A r c h i v e d  I n f o r m a t i o n

``PART A--TECHNOLOGY FOR EDUCATION OF ALL STUDENTS

``SEC. 3111. FINDINGS.

``The Congress finds that--
``(1) technology can produce far greater opportunities for all students to learn to high standards, promote efficiency and effectiveness in education, and help propel our Nation's school systems into very immediate and dramatic reform, without which our Nation will not meet the National Education Goals by the target year 2000;
``(2) the use of technology as a tool in the teaching and learning process is essential to the development and maintenance of a technologically literate citizenry and an internationally competitive workforce;
``(3) the acquisition and use of technology in education throughout the United States has been inhibited by--
``(A) the absence of Federal leadership;
``(B) the inability of many State and local educational agencies to invest in and support needed technologies;
``(C) the limited exposure of students and teachers to the power of technology as a cost-effective tool to improve student learning and achievement;
``(D) the lack of appropriate electrical and telephone connections in the classroom; and
``(E) the limited availability of appropriate technology-enhanced curriculum, instruction, professional development, and administrative support resources and services in the educational marketplace;
``(4) policies at the Federal, State, and local levels concerning technology in education must address disparities in the availability of technology to different groups of students, give priority to serving students in greatest need, and recognize that educational telecommunications and technology can address educational equalization concerns and school restructuring needs by providing universal access to high-quality teaching and programs, particularly in urban and rural areas;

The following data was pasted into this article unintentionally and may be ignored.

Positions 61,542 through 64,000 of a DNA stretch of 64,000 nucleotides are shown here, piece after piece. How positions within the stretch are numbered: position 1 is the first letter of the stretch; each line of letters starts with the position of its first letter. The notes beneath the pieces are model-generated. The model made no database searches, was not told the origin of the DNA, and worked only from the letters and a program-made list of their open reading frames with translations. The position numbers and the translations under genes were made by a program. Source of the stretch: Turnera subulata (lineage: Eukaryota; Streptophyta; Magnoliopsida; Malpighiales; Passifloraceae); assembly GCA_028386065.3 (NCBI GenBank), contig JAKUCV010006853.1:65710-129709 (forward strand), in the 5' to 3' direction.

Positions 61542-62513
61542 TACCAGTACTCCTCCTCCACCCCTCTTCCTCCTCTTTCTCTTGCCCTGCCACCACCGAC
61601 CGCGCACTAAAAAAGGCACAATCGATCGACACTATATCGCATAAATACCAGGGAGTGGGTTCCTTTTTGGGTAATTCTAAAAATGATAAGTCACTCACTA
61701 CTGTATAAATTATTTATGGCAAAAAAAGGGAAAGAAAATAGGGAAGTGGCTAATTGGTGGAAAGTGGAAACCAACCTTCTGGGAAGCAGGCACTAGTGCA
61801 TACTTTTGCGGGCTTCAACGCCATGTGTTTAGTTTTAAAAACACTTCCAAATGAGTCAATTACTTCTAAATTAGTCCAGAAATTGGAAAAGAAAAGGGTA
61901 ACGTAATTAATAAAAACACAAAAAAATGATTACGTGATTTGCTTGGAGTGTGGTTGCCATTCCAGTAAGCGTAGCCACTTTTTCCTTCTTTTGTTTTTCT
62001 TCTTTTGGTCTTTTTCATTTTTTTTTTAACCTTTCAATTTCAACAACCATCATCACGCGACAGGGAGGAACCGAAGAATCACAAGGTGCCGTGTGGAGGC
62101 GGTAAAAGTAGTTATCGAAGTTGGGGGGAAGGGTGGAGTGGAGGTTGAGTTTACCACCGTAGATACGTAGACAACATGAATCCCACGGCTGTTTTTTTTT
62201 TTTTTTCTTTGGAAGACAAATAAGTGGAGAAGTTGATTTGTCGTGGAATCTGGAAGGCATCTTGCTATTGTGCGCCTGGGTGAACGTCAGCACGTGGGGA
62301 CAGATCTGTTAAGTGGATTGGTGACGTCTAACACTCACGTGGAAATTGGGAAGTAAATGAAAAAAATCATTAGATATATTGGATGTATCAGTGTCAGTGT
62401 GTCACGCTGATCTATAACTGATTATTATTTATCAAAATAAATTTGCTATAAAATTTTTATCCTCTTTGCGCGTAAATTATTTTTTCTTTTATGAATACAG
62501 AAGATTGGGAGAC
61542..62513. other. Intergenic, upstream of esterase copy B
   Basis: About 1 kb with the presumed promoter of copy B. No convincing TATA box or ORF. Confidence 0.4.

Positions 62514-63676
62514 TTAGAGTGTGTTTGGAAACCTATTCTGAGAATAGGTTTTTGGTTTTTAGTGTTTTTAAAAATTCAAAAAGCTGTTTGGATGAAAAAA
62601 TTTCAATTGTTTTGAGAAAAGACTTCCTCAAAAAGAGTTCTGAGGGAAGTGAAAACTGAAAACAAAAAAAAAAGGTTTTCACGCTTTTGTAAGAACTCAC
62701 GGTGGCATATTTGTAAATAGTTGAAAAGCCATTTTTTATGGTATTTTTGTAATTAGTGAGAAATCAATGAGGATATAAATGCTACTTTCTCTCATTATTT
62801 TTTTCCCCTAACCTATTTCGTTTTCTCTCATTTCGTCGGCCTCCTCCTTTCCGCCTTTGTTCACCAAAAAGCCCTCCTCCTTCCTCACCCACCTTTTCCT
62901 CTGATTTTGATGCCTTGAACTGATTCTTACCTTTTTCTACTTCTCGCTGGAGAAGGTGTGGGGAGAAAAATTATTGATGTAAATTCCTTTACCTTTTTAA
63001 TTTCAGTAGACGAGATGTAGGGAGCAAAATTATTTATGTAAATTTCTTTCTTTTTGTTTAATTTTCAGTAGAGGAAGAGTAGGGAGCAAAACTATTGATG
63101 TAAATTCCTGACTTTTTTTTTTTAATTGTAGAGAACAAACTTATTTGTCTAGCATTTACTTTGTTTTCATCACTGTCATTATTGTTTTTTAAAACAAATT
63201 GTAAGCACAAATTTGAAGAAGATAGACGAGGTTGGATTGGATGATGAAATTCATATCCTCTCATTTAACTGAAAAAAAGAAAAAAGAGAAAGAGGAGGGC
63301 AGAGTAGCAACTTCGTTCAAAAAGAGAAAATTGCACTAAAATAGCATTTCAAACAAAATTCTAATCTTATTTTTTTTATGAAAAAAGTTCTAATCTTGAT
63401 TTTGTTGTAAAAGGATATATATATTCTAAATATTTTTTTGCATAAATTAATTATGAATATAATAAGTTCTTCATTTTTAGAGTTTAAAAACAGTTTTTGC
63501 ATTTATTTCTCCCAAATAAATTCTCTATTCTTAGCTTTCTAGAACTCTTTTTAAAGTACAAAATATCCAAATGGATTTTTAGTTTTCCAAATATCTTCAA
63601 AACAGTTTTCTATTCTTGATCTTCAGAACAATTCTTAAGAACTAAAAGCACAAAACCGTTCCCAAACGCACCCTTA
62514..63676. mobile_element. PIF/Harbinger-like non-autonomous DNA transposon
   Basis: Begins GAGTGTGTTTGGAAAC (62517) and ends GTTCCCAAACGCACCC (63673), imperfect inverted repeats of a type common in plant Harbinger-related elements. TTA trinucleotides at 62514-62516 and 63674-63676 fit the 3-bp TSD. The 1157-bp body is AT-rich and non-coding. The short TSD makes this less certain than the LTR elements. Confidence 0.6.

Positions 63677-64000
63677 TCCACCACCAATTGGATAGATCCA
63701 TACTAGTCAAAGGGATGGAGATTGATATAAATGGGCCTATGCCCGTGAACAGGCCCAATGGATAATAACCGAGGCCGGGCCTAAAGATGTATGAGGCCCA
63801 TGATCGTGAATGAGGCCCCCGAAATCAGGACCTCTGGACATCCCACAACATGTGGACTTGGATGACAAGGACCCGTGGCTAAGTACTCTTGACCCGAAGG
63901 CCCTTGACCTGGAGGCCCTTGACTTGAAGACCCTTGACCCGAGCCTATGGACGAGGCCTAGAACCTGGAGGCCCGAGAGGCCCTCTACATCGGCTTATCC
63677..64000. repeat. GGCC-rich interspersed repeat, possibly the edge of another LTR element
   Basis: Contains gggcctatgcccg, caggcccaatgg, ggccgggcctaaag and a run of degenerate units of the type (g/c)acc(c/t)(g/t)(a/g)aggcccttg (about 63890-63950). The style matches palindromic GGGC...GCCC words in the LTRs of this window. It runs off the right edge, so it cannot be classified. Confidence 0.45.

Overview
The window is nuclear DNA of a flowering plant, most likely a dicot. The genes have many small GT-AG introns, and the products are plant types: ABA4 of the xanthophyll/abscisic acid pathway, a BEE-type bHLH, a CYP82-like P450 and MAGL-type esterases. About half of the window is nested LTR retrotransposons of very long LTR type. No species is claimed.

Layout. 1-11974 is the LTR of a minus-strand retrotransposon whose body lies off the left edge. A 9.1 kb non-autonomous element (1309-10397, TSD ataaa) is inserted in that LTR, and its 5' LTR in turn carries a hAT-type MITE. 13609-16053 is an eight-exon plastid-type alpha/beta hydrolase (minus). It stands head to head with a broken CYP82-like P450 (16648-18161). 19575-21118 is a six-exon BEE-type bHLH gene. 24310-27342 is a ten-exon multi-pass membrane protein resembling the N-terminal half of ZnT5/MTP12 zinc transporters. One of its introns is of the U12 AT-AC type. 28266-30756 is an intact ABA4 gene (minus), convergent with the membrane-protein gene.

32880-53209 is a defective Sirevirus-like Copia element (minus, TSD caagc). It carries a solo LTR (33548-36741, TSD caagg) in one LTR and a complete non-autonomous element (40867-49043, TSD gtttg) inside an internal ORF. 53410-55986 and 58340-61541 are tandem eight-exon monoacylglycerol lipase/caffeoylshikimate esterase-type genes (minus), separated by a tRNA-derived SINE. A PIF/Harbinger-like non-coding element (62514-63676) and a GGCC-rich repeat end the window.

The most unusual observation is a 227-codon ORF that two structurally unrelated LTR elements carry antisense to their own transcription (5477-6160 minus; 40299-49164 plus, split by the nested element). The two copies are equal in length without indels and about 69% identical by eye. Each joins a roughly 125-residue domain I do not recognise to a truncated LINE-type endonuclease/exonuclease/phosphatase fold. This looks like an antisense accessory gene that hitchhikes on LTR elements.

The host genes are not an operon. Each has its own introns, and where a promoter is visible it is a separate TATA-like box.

``(5) the increasing use of new technologies and telecommunications systems in business has increased the gap between schooling and work force preparation, and underscores the need for technology policies at the Federal, State, tribal, and local levels that address preparation for school-to-work transitions;
``(6) technology can enhance the ongoing professional development of teachers and administrators by providing constant access to updated research in teaching and learning by means of telecommunications, and, through exposure to technology advancements, keep teachers and administrators excited and knowledgeable about unfolding opportunities for the classroom;
``(7) planned and creative uses of technology, combined with teachers adequately trained in the use of technology, can reshape our Nation's traditional method of providing education and empower teachers to create an environment in which students are challenged through rigorous, rich classroom instruction provided at a pace suited to each student's learning style, and in which students have increased opportunities to develop higher order thinking and technical skills;
``(8) schools need new ways of financing the acquisition and maintenance of educational technology;
``(9) the needs for educational technology differ from State to State;
``(10) technology can provide students, parents, teachers, other education professionals, communities, and industry with increased opportunities for partnerships and with increased access to information, instruction, and educational services in schools and other settings, including homes, libraries, preschool and child-care facilities, adult and family education programs, and postsecondary institutions;
``(11) the Department, consistent with the overall national technology policy established by the President, must assume a vital leadership and coordinating role in developing the national vision and strategy to infuse advanced technology throughout all educational programs;
``(12) Federal support can ease the burden at the State and local levels by enabling the acquisition of advanced technology and initiating the development of teacher training and support as well as new educational products;
``(13) leadership at the Federal level should consider guidelines to ensure that educational technology is accessible to all users with maximum interoperability nationwide;
``(14) the rapidly changing nature of technology requires coordination and flexibility in Federal leadership; and
``(15) technology has the potential to assist and support the improvement of teaching and learning in schools and other settings.

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TITLE III--TECHNOLOGY FOR EDUCATION Table of Contents SEC. 3112. STATEMENT OF PURPOSE.